3. Permitted Use: Licensee may use the Data Set in the Field of Use for academic and research purposes only.
 
4. Non-permitted Uses: Licensee may not
a. Use the data in the Data Set for any purpose other than statistical reporting and analysis;
b. Make any effort to determine the identity of any reported case in the Data Set;
c. Disclose or make use of the identity of any person or establishment discovered inadvertently, and will advise the Director, National Center for Health Statistics (NCHS), of any such discovery;
d. Link this Data Set with individually identifiable data from any other Data Sets;
e. Use the Data Set at any other location than that specified above;
f. Rent, lease, lend, sell, transmit or otherwise distribute or dispose of the Data Set temporarily or permanently without written consent of Licensor;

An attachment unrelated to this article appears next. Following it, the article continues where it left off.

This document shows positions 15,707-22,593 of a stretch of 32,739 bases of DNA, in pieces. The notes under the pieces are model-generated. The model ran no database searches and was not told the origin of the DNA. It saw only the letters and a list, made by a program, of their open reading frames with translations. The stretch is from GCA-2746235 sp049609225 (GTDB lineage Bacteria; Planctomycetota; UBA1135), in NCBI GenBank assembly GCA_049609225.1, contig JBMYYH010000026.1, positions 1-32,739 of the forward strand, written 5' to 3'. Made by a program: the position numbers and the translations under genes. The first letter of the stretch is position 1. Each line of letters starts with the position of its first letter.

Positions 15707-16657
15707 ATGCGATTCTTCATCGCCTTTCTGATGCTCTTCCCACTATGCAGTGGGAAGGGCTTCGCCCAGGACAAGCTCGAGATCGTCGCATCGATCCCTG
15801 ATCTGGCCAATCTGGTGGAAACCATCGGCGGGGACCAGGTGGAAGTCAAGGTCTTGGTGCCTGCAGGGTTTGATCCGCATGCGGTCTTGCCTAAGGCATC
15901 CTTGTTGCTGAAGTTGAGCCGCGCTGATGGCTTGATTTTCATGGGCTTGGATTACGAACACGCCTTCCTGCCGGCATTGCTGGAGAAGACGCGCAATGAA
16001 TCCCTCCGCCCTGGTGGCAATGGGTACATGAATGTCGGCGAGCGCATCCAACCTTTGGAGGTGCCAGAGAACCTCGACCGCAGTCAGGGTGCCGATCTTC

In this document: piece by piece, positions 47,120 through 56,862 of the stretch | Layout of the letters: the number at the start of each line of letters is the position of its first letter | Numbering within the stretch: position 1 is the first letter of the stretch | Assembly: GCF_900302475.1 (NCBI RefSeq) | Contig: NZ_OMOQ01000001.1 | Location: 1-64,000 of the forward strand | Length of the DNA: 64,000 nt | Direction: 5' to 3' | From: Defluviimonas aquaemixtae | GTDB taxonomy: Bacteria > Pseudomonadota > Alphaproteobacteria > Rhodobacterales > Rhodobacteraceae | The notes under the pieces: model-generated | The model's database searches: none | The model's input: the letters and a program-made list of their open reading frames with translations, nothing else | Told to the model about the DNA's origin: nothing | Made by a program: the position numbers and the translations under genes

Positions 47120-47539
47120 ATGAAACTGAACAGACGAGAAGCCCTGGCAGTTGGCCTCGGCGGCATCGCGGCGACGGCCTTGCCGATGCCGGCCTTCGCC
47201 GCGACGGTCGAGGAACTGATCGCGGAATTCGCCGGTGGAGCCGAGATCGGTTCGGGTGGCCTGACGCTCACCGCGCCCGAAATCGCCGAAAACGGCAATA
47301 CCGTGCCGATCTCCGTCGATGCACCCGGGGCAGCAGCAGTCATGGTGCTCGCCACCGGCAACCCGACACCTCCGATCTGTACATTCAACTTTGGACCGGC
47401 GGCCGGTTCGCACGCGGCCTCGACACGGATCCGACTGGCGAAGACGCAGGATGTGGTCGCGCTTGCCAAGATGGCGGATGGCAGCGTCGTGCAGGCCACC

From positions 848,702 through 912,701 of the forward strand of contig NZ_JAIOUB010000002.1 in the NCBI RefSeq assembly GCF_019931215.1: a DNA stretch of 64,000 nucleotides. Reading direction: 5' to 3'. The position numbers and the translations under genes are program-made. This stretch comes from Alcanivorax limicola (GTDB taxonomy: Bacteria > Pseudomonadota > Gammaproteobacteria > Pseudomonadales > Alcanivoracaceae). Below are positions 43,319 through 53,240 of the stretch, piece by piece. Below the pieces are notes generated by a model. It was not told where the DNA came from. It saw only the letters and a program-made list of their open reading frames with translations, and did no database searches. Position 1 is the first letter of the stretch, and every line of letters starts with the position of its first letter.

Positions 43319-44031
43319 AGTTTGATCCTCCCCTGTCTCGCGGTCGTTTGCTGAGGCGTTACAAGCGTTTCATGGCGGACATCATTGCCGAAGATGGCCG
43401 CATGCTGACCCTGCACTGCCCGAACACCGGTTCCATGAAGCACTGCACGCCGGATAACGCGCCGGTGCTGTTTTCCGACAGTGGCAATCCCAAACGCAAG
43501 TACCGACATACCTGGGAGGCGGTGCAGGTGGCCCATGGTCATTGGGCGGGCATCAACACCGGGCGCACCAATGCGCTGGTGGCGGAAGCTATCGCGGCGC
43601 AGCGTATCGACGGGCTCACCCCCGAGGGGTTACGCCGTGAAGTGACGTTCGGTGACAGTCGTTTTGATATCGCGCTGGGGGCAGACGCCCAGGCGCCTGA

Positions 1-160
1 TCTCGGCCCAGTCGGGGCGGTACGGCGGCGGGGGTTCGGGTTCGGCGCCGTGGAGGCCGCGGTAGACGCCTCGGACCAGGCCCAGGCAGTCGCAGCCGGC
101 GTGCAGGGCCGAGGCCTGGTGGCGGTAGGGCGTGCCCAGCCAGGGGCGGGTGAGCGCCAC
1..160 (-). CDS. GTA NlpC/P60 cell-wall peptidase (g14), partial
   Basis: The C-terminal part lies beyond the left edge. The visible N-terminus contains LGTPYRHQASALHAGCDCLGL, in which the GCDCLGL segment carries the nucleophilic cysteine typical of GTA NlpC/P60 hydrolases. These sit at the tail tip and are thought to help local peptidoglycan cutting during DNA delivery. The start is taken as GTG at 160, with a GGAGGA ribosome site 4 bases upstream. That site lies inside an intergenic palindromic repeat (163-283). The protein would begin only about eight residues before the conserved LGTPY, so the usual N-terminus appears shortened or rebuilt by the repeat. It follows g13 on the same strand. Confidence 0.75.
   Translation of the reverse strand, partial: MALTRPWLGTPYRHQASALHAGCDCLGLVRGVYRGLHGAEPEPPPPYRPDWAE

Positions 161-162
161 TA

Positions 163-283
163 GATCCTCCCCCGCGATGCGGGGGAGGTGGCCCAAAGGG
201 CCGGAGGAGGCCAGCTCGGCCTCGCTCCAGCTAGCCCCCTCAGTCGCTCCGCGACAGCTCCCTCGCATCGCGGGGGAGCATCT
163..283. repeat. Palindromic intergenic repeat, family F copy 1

g. Create or permit third parties to create derivative works based on the Data Set;
h. Remove, modify, alter or obscure the copyright notices or any other proprietary notices contained in or on the Data Set;
i. Sell derivative works based on the Data Set.
 
5. Term and Termination: This License shall commence on the date of delivery of the Data Set to Licensee and shall terminate automatically upon breach of this License by Licensee.
 
6. Confidentiality: Recipient and Recipient Scientist agree to hold the Data in confidence and not disclose to anyone except to such of its employees, consultants and agents as may be necessary to make the determination required under this agreement, providing said employees, consultants and agents are bound by the terms of this Agreement.